Government must reform to lift sanctions

Apr 7, 2009 (DVB), A letter sent to the Burmese government has blamed the country's leaders for the sanctions imposed on Burma, and spoke of the need for governmental reform as a precursor to them being lifted.

The open letter sent yesterday by 88 generation students group said that human rights abuses carried out by the ruling State Peace and Development Council is to blame for Burma's economic blockade, and therefore the SPDC had the responsibility to lift it.

The United States and, more recently, the European Union, have kept sanctions on Burma since the government failed to honour the National League for Democracy's overwhelming victory in the 1990 election.

The SPDC regularly blame opposition leader Aung San Suu Kyi and her National League for Democracy party for sanctions.

The letter also said the SPDC must adhere to the four demands set out by the NLD: that all political prisoners including Aung San Suu Kyi are released without exception; that the hludaw (parliament) is convened; that dialogue between the government and opposition groups are held; and that the constitution is amended.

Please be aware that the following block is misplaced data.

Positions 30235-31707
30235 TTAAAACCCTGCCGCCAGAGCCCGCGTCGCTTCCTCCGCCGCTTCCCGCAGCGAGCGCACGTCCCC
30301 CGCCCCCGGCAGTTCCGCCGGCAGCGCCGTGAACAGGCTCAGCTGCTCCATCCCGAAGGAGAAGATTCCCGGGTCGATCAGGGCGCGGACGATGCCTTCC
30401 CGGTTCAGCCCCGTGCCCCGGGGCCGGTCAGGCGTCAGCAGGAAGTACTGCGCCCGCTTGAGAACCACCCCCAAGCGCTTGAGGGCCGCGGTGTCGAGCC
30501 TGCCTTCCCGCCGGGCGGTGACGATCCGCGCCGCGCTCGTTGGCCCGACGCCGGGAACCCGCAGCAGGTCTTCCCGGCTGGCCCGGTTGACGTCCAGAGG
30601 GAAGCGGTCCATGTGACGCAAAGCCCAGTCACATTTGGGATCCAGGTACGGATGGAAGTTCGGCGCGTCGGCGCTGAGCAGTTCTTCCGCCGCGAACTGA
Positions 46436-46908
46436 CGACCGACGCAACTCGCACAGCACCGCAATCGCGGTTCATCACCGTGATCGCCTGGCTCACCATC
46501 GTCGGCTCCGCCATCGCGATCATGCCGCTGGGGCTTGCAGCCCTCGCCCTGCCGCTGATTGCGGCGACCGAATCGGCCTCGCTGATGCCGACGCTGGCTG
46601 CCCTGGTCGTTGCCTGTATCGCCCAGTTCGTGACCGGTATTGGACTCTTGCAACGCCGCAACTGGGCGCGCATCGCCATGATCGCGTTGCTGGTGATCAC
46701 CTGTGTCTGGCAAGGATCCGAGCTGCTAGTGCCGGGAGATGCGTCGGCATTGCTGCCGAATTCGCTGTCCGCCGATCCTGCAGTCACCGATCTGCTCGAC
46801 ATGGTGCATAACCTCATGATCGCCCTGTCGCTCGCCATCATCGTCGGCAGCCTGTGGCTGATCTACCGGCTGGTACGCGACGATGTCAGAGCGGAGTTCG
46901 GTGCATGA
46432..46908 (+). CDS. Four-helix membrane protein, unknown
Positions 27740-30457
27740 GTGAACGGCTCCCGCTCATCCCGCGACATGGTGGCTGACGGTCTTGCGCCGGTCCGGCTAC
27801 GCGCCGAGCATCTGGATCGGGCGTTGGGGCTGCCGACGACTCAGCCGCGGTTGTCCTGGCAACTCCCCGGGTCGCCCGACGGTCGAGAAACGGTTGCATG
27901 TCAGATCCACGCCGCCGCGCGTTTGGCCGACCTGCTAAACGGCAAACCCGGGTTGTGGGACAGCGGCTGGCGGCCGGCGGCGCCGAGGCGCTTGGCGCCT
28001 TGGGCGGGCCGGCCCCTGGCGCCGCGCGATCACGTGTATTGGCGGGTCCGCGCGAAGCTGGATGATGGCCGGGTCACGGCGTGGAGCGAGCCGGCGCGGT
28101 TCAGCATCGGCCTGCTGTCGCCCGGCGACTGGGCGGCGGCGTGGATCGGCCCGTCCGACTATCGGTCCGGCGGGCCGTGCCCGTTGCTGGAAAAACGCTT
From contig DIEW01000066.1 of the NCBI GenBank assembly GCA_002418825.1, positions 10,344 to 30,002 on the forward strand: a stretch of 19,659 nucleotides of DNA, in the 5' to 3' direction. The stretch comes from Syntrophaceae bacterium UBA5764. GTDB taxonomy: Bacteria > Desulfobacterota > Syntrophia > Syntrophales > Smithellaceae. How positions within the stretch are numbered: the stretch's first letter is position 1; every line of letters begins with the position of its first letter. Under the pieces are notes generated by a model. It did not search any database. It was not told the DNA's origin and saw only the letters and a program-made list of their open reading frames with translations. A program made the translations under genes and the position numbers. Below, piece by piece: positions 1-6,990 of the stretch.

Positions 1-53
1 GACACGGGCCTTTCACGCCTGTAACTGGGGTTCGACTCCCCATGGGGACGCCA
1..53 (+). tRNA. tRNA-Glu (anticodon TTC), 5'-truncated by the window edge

These demands are supported by stakeholders inside and outside the country, and by the international community, the letter said.

"Burma is facing deteriorations in politics, economy and social issues and the world is facing a global economic crisis," 88 generation student member Nay Myo said.

"Although the global crisis is not directly affecting Burma, there are repercussions."

"We 88 student generation members believe that these four points are methods that could help us overcome the current crisis faced by us," he said.

If the government continued to ignore these demands, said Nay Myo, then the economic blockade would increase.

"Whatever the consequences, the SPDC is the main culprit and these are the responsibilities of the SPDC," he added.

The letter comes amid signs that the international community is rethinking policy towards Burma.

In February Secretary of State Hillary Clinton spoke of the need to review sanctions on Burma, claiming they had failed to influence the military regime, and last month a senior US official, Steven Blake, made a rare visit to the country to meet with members of the SPDC.

The EU announced the same day that it would consider easing sanctions on Burma if some progress was made towards easing repression and restoring democracy in the country.

Nay Myo said however that if the government continued to ignore demands, resistance from the public would grow.

"When the public have nothing to eat and face more difficulties, it is certain that they will be on the streets again."

Reporting by Khin Hnin Htet

Leave a reply